Philadelphia’s Turtle Rock Lighthouse

Not many people think of Philadelphia in terms of picturesque lighthouses but actually, it does have one — sitting on the banks of the Schuylkill River at the northern most structure along historic boathouse row.

Built 132 years ago in the area around what was then Philadelphia’s Fairmount Water Works, the Turtle Rock Light is a vestige of the era when the Schuylkill was a teeming industrial maritime artery. Its fleets of canal barges and flat-bottomed scows daily delivered to the city hundreds of tons of coal, lumber and produce from mines and farms as far as 130 miles to the north.

In addition to the industrial maritime trade, the area around the great Water Works dam also evolved as the home of the city’s vibrant rowing clubs. The Fairmount Park Commission funded the construction of the lighthouse at Turtle Rock (so called because the hillside formation resembled a tortoise shell) to guide the heavy river traffic.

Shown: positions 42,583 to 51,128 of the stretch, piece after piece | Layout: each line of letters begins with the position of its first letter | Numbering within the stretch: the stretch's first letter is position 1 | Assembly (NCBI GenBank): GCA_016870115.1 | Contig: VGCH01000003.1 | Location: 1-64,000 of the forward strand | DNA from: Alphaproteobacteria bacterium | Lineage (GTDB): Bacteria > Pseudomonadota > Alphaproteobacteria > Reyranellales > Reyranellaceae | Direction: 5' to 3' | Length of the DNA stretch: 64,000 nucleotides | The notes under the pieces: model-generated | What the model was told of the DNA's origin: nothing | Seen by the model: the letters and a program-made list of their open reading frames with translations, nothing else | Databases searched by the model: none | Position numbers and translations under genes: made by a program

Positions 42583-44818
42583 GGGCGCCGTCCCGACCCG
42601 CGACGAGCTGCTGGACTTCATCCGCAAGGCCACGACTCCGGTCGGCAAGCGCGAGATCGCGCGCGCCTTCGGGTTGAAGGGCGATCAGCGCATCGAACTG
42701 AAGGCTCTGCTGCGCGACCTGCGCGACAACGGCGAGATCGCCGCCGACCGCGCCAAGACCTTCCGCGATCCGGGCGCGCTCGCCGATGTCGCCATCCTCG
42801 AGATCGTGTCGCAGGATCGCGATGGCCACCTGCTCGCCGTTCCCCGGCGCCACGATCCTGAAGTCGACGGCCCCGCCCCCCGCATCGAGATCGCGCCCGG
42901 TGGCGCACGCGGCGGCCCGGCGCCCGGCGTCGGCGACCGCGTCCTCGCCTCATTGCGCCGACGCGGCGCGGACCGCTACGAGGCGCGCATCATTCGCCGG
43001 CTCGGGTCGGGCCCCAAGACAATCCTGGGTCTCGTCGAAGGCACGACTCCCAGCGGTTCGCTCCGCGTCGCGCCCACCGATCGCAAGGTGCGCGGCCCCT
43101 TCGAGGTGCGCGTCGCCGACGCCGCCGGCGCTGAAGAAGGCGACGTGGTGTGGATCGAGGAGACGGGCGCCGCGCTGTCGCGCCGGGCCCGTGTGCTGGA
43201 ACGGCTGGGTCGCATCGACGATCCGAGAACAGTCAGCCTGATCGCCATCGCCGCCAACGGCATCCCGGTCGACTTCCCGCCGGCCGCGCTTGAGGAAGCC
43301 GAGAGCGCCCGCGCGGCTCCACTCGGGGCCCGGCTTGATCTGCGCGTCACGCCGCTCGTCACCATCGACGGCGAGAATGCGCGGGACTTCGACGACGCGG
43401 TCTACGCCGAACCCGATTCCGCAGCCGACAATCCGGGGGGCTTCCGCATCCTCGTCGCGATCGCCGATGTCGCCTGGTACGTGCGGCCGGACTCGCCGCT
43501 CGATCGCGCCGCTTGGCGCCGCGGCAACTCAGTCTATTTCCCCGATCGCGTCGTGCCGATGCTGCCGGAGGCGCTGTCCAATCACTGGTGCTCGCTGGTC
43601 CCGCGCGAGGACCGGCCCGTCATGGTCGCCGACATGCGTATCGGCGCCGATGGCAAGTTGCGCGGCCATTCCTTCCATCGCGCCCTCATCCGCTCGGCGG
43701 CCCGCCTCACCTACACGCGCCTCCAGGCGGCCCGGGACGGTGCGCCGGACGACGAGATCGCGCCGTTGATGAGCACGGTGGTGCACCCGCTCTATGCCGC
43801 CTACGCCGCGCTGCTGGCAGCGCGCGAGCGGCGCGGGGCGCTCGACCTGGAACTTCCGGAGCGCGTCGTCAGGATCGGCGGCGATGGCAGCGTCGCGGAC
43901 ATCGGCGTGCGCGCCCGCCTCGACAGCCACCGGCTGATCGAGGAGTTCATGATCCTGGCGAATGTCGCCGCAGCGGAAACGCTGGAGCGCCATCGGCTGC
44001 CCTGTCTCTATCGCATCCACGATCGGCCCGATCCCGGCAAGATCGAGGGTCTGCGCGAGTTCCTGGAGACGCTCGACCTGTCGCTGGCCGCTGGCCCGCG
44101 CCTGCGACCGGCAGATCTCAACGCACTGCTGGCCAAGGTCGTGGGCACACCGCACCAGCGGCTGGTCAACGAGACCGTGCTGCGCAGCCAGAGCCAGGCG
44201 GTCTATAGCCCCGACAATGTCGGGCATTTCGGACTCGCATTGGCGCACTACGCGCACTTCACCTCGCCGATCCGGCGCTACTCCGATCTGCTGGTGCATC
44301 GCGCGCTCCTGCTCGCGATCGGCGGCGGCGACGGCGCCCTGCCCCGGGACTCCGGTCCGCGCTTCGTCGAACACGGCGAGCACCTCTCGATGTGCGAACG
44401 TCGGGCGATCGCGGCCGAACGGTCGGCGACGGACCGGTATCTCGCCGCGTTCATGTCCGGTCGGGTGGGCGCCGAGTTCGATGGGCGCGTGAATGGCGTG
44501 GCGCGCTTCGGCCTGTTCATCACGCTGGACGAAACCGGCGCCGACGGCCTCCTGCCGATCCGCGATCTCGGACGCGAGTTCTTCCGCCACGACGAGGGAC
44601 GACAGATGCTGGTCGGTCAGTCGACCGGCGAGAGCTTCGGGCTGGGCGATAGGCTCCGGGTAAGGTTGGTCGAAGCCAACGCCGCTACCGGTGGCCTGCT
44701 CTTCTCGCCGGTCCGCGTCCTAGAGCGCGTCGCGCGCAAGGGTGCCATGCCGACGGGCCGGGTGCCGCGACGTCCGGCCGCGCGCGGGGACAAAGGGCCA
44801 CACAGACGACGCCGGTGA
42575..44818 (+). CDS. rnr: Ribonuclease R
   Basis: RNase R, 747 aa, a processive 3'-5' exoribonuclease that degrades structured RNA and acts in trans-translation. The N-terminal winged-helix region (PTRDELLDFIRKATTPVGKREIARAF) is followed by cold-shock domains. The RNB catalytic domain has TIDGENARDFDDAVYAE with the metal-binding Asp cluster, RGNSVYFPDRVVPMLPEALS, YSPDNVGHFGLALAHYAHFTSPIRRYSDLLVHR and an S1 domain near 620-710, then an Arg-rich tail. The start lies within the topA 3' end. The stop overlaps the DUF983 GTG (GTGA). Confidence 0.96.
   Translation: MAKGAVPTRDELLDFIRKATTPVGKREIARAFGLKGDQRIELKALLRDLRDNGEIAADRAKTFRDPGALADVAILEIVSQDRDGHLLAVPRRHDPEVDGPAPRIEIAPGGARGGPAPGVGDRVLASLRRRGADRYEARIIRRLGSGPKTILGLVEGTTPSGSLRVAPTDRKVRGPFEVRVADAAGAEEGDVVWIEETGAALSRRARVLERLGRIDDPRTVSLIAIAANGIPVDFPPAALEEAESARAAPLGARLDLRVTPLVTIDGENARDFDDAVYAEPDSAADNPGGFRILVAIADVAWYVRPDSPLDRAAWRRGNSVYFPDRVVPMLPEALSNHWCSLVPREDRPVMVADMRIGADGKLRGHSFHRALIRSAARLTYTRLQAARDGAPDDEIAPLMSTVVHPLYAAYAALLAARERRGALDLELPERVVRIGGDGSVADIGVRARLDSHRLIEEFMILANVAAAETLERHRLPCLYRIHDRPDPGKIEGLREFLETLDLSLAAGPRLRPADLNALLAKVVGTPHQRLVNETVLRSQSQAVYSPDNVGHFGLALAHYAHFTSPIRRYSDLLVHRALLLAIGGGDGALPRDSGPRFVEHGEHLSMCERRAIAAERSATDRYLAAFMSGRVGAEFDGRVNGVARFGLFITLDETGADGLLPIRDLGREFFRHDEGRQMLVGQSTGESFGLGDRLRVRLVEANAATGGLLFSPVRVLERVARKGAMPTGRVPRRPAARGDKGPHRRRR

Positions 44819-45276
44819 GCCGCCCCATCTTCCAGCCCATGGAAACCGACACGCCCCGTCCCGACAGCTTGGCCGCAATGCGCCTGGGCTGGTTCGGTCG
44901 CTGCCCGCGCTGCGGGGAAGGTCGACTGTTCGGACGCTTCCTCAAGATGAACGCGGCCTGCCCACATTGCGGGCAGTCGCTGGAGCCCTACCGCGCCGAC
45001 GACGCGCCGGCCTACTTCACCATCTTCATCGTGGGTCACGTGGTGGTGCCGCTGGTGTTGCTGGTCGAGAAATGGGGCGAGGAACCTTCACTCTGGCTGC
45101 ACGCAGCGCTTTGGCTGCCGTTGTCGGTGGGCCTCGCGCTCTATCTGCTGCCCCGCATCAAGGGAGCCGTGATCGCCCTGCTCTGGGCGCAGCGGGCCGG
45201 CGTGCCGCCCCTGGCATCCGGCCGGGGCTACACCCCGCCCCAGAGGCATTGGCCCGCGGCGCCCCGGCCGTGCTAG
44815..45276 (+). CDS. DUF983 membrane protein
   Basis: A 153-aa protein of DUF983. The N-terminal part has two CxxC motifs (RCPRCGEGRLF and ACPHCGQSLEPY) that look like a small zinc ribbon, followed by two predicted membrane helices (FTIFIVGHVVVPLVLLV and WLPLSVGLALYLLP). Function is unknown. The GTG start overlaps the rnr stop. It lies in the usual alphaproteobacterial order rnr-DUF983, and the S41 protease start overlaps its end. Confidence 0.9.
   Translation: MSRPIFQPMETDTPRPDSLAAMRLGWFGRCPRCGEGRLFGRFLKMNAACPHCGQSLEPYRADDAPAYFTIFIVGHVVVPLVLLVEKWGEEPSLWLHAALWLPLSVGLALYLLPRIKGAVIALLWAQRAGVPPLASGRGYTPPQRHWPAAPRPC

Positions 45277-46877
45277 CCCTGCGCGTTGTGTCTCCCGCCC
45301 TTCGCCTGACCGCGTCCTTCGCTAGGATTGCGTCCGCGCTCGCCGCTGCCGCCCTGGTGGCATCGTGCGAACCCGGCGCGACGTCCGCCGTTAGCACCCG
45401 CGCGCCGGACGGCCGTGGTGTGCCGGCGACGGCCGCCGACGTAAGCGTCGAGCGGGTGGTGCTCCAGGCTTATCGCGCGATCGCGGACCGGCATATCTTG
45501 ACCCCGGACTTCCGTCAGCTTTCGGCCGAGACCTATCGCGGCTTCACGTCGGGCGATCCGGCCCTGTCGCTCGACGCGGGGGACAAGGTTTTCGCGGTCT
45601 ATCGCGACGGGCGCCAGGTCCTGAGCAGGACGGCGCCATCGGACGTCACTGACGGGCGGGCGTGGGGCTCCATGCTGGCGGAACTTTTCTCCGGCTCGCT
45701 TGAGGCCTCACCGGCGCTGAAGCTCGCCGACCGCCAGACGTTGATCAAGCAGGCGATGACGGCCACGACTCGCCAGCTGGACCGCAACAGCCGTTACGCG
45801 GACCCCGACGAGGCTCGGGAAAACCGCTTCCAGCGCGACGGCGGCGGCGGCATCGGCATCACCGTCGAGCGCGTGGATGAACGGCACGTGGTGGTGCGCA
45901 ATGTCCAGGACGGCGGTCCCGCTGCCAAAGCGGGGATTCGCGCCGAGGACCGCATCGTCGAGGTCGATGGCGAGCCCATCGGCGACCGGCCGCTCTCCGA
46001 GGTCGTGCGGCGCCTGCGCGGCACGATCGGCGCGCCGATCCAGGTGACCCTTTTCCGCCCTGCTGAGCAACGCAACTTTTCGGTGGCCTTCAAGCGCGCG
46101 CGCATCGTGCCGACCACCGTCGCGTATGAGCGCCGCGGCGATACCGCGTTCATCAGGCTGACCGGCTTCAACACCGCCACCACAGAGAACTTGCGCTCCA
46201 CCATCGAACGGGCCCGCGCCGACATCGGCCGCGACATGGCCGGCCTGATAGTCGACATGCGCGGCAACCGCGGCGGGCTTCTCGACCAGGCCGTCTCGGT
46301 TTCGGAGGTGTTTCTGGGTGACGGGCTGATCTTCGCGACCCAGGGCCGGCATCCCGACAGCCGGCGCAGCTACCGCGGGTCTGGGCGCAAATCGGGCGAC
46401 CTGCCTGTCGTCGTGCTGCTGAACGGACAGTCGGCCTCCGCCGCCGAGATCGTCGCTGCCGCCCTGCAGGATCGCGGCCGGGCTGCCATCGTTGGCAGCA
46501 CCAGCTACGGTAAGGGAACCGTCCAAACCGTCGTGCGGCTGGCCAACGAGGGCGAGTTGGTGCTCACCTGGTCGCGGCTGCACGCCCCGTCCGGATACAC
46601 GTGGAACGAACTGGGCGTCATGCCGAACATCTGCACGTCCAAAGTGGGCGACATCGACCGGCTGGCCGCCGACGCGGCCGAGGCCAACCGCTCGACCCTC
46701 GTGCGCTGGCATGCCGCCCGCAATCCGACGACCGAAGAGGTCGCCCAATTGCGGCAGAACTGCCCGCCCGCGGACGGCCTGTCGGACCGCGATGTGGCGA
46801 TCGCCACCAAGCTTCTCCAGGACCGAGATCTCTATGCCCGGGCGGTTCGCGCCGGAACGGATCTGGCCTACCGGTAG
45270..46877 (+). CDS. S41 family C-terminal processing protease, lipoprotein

The gas-powered light was a beacon for both barges and well-heeled recreational and sports boaters taking advantage of the broad lake that formed behind the Water Works river dam.

In 1903, after the Schuylkill’s heavy maritime trade was siphoned away by the railroads, the Water Works area became much more genteel as members of the Sedgeley Club — boathouse row’s first all-female rowing organization — essentially built their own new boat house around the existing lighthouse structure.

Today, the Turtle Rock Light/Sedgeley Club is one of the most picturesque scenes on that curve of river and capitalizes on the charm of its unique light and shoreline setting by renting itself out for social events.